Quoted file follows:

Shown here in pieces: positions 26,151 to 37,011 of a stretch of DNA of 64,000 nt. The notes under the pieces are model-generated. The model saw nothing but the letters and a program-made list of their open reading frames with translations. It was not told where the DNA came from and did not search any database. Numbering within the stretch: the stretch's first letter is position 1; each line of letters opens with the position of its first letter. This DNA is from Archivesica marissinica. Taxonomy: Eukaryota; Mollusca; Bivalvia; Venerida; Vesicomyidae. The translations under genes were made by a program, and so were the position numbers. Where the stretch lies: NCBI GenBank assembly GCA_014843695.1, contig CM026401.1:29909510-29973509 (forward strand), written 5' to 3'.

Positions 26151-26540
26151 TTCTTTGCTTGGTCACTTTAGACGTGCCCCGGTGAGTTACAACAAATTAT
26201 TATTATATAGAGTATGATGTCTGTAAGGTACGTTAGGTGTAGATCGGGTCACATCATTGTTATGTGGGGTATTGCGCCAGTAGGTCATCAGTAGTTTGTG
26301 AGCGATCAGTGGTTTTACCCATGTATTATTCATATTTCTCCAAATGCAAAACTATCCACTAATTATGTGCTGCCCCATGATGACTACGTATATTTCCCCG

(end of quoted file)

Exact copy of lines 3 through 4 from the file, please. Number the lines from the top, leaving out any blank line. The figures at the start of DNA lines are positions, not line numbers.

26151 TTCTTTGCTTGGTCACTTTAGACGTGCCCCGGTGAGTTACAACAAATTAT
26201 TATTATATAGAGTATGATGTCTGTAAGGTACGTTAGGTGTAGATCGGGTCACATCATTGTTATGTGGGGTATTGCGCCAGTAGGTCATCAGTAGTTTGTG